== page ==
Bill Arning is a local legend. The former Director of the Contemporary Arts Museum Houston made waves last year when he resigned from his post after nearly a decade in the most modern way possible — via social media. In the now 38 years of his career in the arts, Bill has kept with the times in a state of perpetual evolution. Now focusing his energy on the gallery side of the art world, glimpses of Arning’s social media now show that he is a man who lives and breathes art. But perhaps more significantly, he lives and breathes queer art in particular.
"My legacy will be The Bill Arning Gay Art Collection, comprised of roughly 800 works by a broad range of artists. There are many collections of black artists and women artists, but only a few with a gay focus. My collection will be available to the museum that shows me they understand its historical and aesthetic import." Though not a Houston native, Arning is a staunch ambassador and bright beacon of light in our community, seeing great potential in Houston and its place in the art world. "Houston's art scene today is like Los Angeles in the 60's — just beginning to get attention elsewhere," he says. "Houston is a pretty permeable city compared to New York or Boston, where I lived most of my life. There are so many young visionaries finding spaces and mounting their own shows."
"One reason it's so permeable is Mark Flood, the great Houston artist, mentors so many young talents, and teaches them to do it as he did: find a space, make a kick-ass show, and call everyone in town. In most cities, the main critics and collectors don’t pay attention to artist-generated shows. Here they do.” Arning’s current projects include Stonewall 50/50 for 1969 Gallery on the Lower East Side of New York, run by a former Houstonian, Quang Bao. There’s a show called Texas Extravagant Drawing for Fiendish Plots in Lincoln, Nebraska. Flying the Texas flag across the pond, he’s also organizing a “crazy show” for an alternative space called Horseshed outside of Manchester, UK, dubbed More Texas Queers than You Can Handle.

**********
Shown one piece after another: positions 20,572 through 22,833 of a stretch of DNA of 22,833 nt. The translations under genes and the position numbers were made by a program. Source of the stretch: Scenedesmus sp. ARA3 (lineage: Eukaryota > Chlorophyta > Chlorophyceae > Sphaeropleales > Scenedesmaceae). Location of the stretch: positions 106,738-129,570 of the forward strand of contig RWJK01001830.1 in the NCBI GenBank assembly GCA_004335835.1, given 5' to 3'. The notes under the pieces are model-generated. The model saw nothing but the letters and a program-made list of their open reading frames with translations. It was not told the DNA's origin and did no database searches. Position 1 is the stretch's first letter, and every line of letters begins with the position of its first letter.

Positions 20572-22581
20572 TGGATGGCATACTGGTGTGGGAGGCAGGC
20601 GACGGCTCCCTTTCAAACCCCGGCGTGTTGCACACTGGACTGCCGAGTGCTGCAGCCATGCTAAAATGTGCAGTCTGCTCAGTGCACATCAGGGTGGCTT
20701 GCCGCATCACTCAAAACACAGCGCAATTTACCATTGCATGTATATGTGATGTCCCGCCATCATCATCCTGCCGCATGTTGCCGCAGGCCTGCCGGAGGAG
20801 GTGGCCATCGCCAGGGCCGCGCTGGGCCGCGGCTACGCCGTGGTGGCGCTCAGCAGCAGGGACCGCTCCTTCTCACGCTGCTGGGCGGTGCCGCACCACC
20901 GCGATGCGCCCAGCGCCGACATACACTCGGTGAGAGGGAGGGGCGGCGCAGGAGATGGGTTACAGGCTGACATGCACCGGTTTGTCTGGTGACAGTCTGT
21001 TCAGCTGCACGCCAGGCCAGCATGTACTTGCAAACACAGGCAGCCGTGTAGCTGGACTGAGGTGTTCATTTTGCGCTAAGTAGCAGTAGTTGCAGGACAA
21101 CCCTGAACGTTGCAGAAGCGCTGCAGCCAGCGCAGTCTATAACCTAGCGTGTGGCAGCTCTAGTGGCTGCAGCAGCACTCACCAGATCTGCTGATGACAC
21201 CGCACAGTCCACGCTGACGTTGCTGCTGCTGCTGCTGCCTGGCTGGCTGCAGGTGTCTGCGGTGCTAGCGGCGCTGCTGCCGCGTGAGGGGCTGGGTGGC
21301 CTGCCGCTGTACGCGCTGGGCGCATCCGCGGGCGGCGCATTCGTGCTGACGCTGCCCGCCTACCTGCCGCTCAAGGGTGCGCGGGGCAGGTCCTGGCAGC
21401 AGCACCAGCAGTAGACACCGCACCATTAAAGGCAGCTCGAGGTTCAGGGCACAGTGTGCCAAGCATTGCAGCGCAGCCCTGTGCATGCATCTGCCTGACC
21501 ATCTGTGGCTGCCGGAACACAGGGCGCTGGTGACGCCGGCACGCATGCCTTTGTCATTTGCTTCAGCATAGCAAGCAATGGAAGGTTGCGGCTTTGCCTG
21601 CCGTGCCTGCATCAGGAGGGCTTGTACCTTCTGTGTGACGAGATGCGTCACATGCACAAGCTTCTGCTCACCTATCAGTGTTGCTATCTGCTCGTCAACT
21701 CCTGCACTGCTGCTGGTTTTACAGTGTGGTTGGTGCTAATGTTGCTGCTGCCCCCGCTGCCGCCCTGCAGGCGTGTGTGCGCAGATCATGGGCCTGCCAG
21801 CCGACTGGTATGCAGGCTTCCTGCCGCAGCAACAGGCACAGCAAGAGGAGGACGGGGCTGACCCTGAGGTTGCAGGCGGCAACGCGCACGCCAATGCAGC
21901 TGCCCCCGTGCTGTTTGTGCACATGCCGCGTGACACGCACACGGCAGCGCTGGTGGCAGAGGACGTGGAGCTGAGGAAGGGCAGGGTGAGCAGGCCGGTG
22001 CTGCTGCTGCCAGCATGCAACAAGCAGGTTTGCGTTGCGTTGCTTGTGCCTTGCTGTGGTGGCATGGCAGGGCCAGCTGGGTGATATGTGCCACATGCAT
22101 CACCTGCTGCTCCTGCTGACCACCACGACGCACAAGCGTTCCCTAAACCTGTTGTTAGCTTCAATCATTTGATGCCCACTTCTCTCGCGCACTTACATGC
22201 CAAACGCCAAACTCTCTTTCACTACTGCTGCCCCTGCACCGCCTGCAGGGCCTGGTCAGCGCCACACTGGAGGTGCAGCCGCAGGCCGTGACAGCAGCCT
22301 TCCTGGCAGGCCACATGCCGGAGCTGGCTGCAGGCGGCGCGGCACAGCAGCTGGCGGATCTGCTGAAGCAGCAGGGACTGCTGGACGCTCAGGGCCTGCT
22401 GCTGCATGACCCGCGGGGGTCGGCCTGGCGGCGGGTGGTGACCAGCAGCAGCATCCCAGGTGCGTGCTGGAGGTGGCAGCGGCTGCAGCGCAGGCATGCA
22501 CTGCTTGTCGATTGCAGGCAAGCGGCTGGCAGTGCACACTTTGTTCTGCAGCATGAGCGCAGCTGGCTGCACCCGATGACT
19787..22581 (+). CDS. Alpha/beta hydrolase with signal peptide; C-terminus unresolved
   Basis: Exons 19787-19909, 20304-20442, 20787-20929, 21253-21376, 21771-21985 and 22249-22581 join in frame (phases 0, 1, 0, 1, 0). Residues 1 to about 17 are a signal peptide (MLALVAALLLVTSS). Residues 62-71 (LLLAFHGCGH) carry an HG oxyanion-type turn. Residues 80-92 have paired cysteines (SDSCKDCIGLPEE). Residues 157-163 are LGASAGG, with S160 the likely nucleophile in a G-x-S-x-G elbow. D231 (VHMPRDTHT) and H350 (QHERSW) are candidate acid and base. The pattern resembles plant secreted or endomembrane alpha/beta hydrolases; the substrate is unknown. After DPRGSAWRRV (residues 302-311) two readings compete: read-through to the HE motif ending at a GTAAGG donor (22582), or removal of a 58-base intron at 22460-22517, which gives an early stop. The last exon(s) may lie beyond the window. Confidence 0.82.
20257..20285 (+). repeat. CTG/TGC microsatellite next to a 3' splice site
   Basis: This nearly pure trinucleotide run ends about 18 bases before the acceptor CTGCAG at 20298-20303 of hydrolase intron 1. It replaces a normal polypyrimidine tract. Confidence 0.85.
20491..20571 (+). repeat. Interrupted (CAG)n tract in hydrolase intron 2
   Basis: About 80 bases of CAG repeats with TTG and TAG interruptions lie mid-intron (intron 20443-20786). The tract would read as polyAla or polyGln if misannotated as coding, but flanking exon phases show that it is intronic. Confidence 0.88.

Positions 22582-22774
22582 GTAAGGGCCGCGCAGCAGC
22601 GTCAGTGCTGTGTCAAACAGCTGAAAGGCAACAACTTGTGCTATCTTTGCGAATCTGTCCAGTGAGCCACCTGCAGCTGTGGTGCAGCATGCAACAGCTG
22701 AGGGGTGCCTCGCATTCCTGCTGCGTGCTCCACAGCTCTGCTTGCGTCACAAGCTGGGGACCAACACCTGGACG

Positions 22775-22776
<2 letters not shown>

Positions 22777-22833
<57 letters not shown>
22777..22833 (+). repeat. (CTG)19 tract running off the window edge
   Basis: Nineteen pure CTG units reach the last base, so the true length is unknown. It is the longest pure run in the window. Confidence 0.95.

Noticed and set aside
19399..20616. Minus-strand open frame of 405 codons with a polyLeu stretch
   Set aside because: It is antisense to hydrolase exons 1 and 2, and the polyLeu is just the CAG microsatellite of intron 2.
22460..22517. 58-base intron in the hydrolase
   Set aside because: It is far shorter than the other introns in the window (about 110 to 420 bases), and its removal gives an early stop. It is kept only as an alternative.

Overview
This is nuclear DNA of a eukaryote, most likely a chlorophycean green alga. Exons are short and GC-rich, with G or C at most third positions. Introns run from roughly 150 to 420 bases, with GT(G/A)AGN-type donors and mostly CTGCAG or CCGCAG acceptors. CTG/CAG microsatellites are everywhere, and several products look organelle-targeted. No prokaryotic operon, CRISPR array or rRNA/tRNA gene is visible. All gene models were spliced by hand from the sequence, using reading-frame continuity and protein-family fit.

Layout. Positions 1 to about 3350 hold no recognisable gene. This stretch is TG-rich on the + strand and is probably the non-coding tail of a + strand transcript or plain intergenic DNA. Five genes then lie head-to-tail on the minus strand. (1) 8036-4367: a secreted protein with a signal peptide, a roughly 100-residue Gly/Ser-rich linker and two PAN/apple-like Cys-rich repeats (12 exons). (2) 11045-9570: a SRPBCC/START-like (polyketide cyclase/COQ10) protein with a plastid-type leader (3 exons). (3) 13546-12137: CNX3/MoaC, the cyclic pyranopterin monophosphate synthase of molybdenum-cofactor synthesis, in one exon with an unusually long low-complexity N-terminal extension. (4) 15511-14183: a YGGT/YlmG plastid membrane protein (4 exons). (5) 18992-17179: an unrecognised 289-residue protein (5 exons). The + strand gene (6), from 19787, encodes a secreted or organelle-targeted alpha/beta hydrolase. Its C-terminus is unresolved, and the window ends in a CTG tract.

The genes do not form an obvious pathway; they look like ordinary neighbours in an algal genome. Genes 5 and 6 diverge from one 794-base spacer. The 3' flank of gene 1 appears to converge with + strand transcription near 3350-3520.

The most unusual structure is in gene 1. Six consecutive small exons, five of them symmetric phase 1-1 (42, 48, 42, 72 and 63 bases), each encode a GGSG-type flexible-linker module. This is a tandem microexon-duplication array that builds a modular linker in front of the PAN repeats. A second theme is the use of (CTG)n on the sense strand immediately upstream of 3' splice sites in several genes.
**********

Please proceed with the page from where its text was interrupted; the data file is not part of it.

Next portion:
For the first time, #YvesKlein's "Blue Rain (Pluie Bleue) (S 36)" (1961), pictured here on the right, is on display in our main building. Tomorrow, April 14, at 3 p.m., join Curatorial Assistant Haley Berkman Karren for a discussion on this work and the reinstallation of the #Menil's contemporary galleries this past fall. Free and open to everyone.
A huge fan of Houston’s queer comedy, you can often find Bill at The Secret Group on Monday nights for Gay Shame Parade, a biweekly standup comedy show hosted by comedian Bob Morrissey. With many years of sobriety under his belt, he also appreciates “everything Catastrophic Theatre, MATCH, and Hope Stone Dance Troupe does.” Arning loves the open studios off the beaten gallery path that Houston offers, like Hardy & Nance studios in EaDo, and The Silos at Sawyer Yards. For all of Houston’s affinity for Arning and his work, the feeling is certainly mutual. When introducing newcomers to our city, his first stop is always The Menil, what he calls, “The greatest museum in the country. The fact that you just walk in and it's always free — that’s the spirit of the city to me.”